Have you ever tried to squat every day?
Not air squats every day…
I’m talking heavy, barbell-on-your-back, squats every day.
This type of training is REALLY hot right now…again.
Yes, I said again.
Is a squat every day program new?
I’ve noticed this method of training gains popularity in waves.
So let’s talk squatting every day!
Close to five years ago (late 2010), I squatted every day for months, and enjoyed it.
Then, I brought a mini-version of “squat every day” to End of Three Fit about 2-3 years ago (and we will do it again).
It’s a good push.
I’ve recently gotten a good amount of emails asking me about squat every day programs and I’m always happy to give my two cents on things I’ve tried, or know about.
For the most part, everyone’s main concern…
SHOULD you squat every day??
Today, we are going to learn how to break down squat every day programs and get to the ultimate answer of:
- Should YOU, like as in YOU reading this, squat every day?
But first, let’s look at where squatting every day came from.
Squat Every Day History
Some say squatting every day, or rather, training every day goes back to the 1940’s…
If you do the research, you’ll find links to the Bulgarian Method and successful Olympic athletes who have adopted similar training ideas.
But I won’t bore you with too much history or theory…
As far as I am concerned, John Broz is the man behind squatting every day and believes everyone can and should train every day.
He starts lifters off with daily heavy squatting, and produces phenomenal results.
Most know John Broz when they hear this quote:
“If your family was captured and you were told you needed to put 100 pounds onto your max squat within two months or your family would be executed, would you squat once per week? Something tells me that you’d start squatting every day. Other countries have this mindset. America does not.”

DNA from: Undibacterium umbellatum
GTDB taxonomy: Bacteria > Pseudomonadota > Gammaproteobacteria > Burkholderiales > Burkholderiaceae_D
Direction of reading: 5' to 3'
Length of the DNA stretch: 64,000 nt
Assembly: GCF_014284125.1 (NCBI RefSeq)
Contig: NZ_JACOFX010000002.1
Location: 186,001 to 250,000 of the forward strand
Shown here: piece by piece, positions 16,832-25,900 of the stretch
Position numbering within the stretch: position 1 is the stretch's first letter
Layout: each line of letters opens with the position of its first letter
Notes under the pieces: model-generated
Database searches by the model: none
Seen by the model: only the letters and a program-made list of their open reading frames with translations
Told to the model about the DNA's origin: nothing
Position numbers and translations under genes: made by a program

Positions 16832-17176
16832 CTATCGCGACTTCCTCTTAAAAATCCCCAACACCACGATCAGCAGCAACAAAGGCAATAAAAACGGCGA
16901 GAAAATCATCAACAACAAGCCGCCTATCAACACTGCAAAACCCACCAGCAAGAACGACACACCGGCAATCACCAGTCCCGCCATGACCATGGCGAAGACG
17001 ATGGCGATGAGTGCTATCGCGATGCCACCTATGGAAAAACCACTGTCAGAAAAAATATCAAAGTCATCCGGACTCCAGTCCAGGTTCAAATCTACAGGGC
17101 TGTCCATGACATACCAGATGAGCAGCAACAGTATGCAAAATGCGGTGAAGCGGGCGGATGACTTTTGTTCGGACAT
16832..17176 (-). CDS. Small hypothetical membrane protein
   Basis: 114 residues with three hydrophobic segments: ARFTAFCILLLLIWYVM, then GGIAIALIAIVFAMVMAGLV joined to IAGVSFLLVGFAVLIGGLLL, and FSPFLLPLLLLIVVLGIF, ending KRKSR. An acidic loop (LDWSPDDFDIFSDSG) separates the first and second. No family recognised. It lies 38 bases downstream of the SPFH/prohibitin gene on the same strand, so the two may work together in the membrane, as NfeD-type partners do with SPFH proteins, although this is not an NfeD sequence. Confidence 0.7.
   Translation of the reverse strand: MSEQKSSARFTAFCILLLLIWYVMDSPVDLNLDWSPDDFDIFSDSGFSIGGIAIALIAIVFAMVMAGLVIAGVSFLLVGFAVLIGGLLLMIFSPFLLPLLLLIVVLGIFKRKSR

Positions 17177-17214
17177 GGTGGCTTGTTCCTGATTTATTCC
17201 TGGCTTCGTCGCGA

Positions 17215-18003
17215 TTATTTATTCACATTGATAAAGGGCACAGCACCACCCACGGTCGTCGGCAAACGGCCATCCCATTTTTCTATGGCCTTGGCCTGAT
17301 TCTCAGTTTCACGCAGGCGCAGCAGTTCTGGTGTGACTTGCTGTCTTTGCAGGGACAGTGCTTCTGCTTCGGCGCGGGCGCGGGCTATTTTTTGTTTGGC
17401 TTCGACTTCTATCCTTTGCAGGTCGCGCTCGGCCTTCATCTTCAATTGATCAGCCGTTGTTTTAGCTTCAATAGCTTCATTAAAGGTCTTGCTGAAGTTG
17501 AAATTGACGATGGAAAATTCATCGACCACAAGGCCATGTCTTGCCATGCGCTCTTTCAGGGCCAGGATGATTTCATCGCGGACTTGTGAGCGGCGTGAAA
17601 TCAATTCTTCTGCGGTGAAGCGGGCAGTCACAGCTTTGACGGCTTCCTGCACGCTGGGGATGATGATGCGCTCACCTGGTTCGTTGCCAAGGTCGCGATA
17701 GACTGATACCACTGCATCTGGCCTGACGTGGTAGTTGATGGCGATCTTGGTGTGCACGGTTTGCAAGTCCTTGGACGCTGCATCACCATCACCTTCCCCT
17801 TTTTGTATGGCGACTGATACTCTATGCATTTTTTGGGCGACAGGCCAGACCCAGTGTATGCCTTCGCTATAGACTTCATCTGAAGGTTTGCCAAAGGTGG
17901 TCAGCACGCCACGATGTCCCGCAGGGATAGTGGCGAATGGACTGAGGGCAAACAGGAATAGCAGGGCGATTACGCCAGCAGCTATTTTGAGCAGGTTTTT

While John has been a proponent of this method for a long time it didn’t start to become popular until 2010-2011.
In 2010, Dave Lipson (for those who don’t know, Camille LeBlanc‘s Husband) started a year’s challenge dedicated to Amanda Miller for skin cancer awareness.
He completed 365 days of squatting from 2010-2011 and his goal was to have AT LEAST 450 lbs on the bar every day.
Yes. 450 lb on the bar EVERY DAY!
I took on Dave’s challenge in late 2010, and experienced my first bout of squatting every day.
I did it for several months, but I didn’t put 450lb on the bar every day 🙂
But I did see results.
In 2013, Matt Perryman released the book Squat Every day, chronicling his experience squatting every day which he picked up from watching and reading the training of John Broz.
Fast forward to now, and Cory Gregory broke the internet with his “Squat Every Day” program.
Cory says he created the program due to bombing out in a powerlifting meet in early 2014 and started researching and stumbled on…
None other than, John Broz.
Hey, full circle!
But how’d he break the internet?
Cory is the Founder of Muscle Pharm (a massive supplement company), he has a HUGE social following, a great relationship with one of the most trafficked websites in the WORLD (bodybuilding.com) and he did a great episode with the guys at Barbell Shrugged talking about this method.
That combination took squat every day from a “crazy training method” to a common everyday program.
In fact, you may be reading this because of his influence.
So, that’s the history of Squat Every Day programs in the last decade or so.
Now, should you squat every day??
Should you squat every day (math time)?
I’m going to preface everything I’m about to say with…
- DON’T BE AN ARMCHAIR QUARTERBACK!!
Nothing pisses me off more than a coach or athlete with an opinion and no experience.